Lona Long Velasco
A social service worker, clown and nail salon owner, she has also helped guide Walker’s Point Center for the Arts.
Lona Long Velasco, 53, was a South Side girl who eventually expanded her horizons but never left the neighborhood where she grew up. Her parents met in Milwaukee, where her mom, Mary Kay Kirkland, allegedly cat-called her future husband, John Pomphet Long 1V, a Marine, all the way down Wisconsin Avenue. She must have liked men in uniform, as she and her girl friends often skipped school at South Division High, in order to drive to the Great Lakes Naval Station and ogle the guys.
An accident with the family car may have changed the course of Lona’s young life. She was unharmed though she was riding in a laundry basket in the back seat of the car, but the accident left her mother badly scarred. Her parents divorced a few years later, and her maternal grandma took in Lona and her mother.
Grandma had a duplex on 3rd and Washington and she ran a tavern on 1st St. and later owned Paula’s Tap on 25th and Scott, in the neighborhood then called “Clark’s Addition.” Paula’s closed in the late 1980s, and grandma died this past June, leaving a bequest of $50,000 to the Milwaukee Police Department, earmarking it specifically for the purchase of a squad car and two bullet proof vests.
Holy Trinity’s Head Start Program was Lona’s first school experience. Later, she was a K-2 kid at nearby Vieux and later still she, too, attended South Division. She eventually earned a Masters in Library and Information Studies (MLIS) at UW-Milwaukee. Her degree took her to South Africa, as part of an MLIS research team which sought to better understand the AIDS pandemic. The professors who traveled with her knew that she promoted literacy as a clowning named “Laffy Lona.” At a stop at a children’s orphanage in Mamelodi, South Africa (a black township), she entertained the children by painting their faces and reading Circus, a book by Milwaukee artist/illustrator, Lois Ehlert.
Velasco went on to have a successful career in social service. For years she worked for Alternatives in Psychological Consultation, S.C., an agency on the northwest side, where she served as a Family Support Provider. “I specialized in parent aid services, home management services, tutoring and mentoring youth,” she notes.
Meanwhile, she had opened a small nail salon business on Oakland Avenue in Shorewood, called Oakland Glow Salon, open Saturdays only, which she has run for more than 20 years. “I have a wonderful clientele,” she says.
Last year, she hired by Children’s Hospital of Wisconsin Community Services, where she works as a Community Engagement Specialist, handing a broad range of duties: volunteer services coordination, mentoring youth aging out of foster care and helping connect clients to community resources with an emphasis on housing and employment.
But she never left the South Side. Lona’s current home, shared with her husband, is a modest 1,250 square foot Victorian cottage on the north side of Walker’s Square Park, six blocks from Walker’s Point Center for the Arts (WPCA) at 5th & Walker. Volunteerism is in her blood, and she has devoted many hours to helping children in the center’s “Hand’s On” after-school program. She also became a member of the center’s board.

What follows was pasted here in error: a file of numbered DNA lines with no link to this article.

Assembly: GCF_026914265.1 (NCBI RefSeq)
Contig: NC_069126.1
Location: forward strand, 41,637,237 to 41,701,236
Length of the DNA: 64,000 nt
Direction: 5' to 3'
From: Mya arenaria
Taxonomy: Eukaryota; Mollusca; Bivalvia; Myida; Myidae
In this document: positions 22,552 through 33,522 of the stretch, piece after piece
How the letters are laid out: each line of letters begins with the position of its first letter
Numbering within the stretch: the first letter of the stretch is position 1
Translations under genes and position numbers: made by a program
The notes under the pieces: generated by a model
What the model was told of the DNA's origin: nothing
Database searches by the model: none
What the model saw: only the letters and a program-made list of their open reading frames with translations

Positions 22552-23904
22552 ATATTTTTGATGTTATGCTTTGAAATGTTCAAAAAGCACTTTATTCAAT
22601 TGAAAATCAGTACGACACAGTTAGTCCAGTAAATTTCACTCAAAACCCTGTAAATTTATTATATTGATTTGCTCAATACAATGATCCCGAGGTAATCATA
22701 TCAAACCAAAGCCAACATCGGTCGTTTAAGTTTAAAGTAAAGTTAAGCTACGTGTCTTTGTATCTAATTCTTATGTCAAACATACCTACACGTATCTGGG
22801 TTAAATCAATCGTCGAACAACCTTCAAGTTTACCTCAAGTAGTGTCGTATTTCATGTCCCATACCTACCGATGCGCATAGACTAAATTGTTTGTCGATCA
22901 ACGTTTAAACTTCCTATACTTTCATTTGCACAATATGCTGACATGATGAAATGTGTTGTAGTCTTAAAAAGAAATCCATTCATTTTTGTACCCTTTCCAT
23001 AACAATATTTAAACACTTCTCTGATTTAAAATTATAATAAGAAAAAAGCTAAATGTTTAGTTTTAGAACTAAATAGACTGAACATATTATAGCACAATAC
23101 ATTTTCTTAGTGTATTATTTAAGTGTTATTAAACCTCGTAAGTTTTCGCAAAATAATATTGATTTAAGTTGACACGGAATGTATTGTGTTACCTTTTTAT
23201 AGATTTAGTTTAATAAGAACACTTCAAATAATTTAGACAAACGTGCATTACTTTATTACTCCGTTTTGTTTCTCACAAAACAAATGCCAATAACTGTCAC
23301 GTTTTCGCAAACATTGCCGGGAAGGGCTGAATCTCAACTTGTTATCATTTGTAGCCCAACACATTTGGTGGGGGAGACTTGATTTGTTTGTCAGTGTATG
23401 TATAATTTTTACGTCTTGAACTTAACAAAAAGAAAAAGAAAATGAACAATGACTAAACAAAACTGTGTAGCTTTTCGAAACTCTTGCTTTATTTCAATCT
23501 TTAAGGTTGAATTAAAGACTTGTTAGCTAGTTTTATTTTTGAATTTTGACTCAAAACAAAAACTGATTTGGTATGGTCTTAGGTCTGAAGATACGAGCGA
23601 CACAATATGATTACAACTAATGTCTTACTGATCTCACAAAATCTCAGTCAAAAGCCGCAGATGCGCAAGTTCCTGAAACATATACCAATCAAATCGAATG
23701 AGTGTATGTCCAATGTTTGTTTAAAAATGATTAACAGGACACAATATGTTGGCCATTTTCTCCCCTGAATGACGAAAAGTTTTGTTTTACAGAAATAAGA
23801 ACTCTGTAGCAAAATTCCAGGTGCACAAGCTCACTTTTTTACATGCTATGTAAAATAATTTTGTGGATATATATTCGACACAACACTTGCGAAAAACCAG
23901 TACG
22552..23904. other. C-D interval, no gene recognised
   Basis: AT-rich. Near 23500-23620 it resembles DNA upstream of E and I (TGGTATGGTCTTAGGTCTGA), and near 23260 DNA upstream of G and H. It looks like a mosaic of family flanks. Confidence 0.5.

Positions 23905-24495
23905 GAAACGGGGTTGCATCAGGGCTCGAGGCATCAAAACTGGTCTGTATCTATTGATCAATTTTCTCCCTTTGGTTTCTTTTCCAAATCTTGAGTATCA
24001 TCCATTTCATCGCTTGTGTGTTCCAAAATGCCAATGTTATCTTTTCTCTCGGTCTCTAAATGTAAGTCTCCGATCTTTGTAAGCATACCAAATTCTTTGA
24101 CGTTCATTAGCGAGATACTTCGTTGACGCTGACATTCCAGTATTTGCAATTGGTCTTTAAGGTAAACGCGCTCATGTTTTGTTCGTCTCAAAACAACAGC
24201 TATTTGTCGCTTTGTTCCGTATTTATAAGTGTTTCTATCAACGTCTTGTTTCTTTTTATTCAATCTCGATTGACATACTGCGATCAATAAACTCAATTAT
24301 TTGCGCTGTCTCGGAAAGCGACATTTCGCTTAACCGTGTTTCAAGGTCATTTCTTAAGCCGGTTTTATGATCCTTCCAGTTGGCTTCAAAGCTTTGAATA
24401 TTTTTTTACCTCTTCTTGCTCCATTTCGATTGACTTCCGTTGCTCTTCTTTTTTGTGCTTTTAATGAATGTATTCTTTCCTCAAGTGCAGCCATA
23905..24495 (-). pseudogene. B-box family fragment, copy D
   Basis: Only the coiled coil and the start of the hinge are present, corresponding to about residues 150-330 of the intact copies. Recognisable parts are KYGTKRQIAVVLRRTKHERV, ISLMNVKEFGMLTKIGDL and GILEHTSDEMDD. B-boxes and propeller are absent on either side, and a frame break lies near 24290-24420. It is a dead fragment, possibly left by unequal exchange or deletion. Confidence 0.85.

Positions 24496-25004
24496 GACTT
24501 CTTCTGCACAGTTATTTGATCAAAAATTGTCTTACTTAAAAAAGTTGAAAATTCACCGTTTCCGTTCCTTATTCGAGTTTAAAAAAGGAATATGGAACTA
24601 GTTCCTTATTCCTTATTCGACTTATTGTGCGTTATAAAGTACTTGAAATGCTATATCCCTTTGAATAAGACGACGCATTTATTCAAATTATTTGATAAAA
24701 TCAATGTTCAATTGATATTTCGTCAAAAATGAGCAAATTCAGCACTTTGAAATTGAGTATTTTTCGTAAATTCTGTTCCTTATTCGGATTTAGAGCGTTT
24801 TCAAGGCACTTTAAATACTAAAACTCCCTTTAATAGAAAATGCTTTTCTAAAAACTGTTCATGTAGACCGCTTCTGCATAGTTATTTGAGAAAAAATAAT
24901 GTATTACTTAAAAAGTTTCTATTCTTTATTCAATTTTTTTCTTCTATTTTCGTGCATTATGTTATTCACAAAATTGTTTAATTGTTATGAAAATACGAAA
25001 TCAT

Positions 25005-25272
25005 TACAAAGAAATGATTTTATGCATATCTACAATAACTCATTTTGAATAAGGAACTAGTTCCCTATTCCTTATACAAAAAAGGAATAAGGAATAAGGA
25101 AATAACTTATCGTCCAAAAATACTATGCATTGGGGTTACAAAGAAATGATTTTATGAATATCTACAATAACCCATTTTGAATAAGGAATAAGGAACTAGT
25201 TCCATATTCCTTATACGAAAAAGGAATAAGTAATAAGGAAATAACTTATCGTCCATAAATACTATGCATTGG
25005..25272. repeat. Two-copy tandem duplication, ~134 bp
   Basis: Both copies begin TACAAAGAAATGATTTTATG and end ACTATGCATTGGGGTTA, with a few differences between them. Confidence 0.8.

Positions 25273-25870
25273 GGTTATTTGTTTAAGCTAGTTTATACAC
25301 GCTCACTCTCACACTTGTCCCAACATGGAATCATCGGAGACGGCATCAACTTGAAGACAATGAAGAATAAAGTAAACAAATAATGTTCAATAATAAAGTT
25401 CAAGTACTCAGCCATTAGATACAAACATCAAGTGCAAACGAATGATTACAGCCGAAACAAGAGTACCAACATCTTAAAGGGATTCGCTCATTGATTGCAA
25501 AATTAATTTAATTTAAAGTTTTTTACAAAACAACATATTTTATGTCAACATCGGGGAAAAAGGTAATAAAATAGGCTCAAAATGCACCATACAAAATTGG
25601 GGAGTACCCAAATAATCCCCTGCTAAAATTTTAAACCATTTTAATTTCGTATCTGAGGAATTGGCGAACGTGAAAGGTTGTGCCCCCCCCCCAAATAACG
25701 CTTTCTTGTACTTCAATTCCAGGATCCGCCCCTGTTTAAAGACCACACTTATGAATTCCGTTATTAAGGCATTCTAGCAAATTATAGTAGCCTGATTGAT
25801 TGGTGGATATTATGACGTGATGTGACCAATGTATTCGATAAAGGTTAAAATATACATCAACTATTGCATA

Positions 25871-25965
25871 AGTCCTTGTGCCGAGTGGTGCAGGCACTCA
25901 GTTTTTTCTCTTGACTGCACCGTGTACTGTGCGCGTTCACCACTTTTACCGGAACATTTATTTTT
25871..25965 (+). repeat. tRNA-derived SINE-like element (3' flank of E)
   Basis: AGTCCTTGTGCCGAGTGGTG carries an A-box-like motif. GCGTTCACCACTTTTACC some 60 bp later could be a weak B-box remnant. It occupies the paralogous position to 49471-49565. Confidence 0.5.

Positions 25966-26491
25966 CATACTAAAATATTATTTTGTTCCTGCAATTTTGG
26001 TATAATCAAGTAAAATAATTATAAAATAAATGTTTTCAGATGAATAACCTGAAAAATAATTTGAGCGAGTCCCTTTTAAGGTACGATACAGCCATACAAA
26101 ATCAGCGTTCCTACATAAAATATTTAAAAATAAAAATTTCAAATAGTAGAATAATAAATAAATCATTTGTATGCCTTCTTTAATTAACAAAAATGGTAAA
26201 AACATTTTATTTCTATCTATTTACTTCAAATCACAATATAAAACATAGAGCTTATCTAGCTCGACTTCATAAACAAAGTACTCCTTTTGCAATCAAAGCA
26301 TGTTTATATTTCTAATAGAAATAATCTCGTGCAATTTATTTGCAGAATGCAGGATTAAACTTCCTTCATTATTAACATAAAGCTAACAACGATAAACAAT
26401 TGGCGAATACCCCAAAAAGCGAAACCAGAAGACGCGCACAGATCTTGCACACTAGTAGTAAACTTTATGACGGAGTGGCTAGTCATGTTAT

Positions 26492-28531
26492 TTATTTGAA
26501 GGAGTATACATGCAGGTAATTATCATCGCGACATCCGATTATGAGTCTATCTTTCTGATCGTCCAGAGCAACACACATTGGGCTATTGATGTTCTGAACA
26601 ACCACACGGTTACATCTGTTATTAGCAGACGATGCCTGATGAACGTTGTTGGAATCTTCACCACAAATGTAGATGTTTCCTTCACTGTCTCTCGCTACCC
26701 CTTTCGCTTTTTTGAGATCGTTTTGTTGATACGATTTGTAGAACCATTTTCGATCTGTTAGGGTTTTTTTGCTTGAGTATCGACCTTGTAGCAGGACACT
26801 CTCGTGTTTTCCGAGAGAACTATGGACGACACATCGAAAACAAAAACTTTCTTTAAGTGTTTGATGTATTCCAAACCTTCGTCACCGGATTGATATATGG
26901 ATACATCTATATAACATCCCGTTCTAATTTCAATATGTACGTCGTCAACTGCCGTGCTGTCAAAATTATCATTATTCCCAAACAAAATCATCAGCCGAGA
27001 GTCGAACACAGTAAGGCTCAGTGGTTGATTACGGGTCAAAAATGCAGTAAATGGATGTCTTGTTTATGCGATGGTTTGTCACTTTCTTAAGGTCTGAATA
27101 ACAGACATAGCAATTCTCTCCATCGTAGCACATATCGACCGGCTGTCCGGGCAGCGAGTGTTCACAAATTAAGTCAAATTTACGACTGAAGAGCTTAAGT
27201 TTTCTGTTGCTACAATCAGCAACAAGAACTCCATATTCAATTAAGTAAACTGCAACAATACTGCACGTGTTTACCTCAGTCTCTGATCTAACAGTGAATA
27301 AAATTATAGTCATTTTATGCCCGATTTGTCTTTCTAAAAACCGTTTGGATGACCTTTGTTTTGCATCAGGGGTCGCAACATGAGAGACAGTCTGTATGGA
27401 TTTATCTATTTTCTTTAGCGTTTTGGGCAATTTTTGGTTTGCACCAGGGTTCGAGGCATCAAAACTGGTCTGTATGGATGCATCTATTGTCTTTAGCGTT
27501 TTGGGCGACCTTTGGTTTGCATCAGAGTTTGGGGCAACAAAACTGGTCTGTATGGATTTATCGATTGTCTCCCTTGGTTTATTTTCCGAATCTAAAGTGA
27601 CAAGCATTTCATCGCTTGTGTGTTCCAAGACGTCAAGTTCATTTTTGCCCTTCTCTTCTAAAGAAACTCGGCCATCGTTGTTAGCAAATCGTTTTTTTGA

One problem with the building on 9th and National (known as the Burnham Building, where the developer of Milwaukee’s famed cream city bricks had a hunting lodge), was that the children were relegated to art classes in the dark damp basement. As a board member Lona pushed to move the Hand’s On program to the first floor.
It was step one, followed by a strategic plan to acquire a more suitable space — one it could own rather than rent — for the center. The search began. In 2009, Lona located what she thought was the perfect building on the corner of 5th and Walker. In came an architect to announce it would take at least a half-million to restore the structure that housed La Causa Day Care Center. The board resisted; Lona persisted.
But the board’s Facilities Committee continued to resist. The building’s owner rejected or ignored the offers to purchase, until bingo!, he said yes and a deal was signed. When WPCA was reborn, the generous windows fronting 5th let the light stream in. It sits on a great corner lot with adequate parking on a block south of National Avenue, a block that is looking good. The volunteers who arrived in droves to move walls and make the old building new again, were inspired by what they could do for their community and the children living in that community.
There are lots of old buildings filled with non-profits. Some succeed; others fail. WPCA’s current space was built on a solid foundation, both literally and figuratively. It’s volunteerism at its best, and the many partners who continue to fund the space know a good bet when they see it.
Planning ahead seems to have been the glue that kept WPCA intact, and Lona Long Velasco has spearheaded much of it. The group has also had excellent leadership from its longtime Executive Director, Gary Tuma. On January 1, 2014, he was succeeded by Kate Bradley, who previously served as the center’s Educational Coordinator.
Meanwhile, Velasco was reelected the board president, as position she had held for six years. The little girl who rode in a laundry basket in the backseat of a car has come a long way, as has the Walker’s Point Center for the Arts.